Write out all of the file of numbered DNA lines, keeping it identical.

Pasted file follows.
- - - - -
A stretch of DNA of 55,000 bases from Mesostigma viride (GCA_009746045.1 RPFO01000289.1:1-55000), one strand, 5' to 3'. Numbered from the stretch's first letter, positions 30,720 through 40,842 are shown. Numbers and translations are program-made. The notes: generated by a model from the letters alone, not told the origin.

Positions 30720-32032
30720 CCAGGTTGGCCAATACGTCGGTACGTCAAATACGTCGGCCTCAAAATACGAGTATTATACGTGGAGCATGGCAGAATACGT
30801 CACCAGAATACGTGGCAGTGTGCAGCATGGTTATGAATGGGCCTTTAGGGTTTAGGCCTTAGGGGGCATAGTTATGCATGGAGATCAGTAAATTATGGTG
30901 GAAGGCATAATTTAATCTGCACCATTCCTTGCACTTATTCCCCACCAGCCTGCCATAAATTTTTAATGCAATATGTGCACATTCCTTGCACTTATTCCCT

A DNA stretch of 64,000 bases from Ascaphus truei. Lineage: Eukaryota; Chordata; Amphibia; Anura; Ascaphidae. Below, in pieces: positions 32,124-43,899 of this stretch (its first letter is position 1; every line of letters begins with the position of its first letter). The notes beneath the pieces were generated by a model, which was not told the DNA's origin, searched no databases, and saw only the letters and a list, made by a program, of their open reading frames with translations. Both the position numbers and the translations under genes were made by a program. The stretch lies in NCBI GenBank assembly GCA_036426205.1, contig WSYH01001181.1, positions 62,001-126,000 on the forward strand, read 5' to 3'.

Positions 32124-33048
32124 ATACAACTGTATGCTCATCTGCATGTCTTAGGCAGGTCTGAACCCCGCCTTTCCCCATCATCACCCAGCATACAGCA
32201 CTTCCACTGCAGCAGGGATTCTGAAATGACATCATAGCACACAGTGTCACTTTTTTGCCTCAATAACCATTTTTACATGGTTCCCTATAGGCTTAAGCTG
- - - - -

A stretch of DNA of 55,000 bases from Mesostigma viride (GCA_009746045.1 RPFO01000289.1:1-55000), one strand, 5' to 3'. Numbered from the stretch's first letter, positions 30,720 through 40,842 are shown. Numbers and translations are program-made. The notes: generated by a model from the letters alone, not told the origin.

Positions 30720-32032
30720 CCAGGTTGGCCAATACGTCGGTACGTCAAATACGTCGGCCTCAAAATACGAGTATTATACGTGGAGCATGGCAGAATACGT
30801 CACCAGAATACGTGGCAGTGTGCAGCATGGTTATGAATGGGCCTTTAGGGTTTAGGCCTTAGGGGGCATAGTTATGCATGGAGATCAGTAAATTATGGTG
30901 GAAGGCATAATTTAATCTGCACCATTCCTTGCACTTATTCCCCACCAGCCTGCCATAAATTTTTAATGCAATATGTGCACATTCCTTGCACTTATTCCCT

A DNA stretch of 64,000 bases from Ascaphus truei. Lineage: Eukaryota; Chordata; Amphibia; Anura; Ascaphidae. Below, in pieces: positions 32,124-43,899 of this stretch (its first letter is position 1; every line of letters begins with the position of its first letter). The notes beneath the pieces were generated by a model, which was not told the DNA's origin, searched no databases, and saw only the letters and a list, made by a program, of their open reading frames with translations. Both the position numbers and the translations under genes were made by a program. The stretch lies in NCBI GenBank assembly GCA_036426205.1, contig WSYH01001181.1, positions 62,001-126,000 on the forward strand, read 5' to 3'.

Positions 32124-33048
32124 ATACAACTGTATGCTCATCTGCATGTCTTAGGCAGGTCTGAACCCCGCCTTTCCCCATCATCACCCAGCATACAGCA
32201 CTTCCACTGCAGCAGGGATTCTGAAATGACATCATAGCACACAGTGTCACTTTTTTGCCTCAATAACCATTTTTACATGGTTCCCTATAGGCTTAAGCTG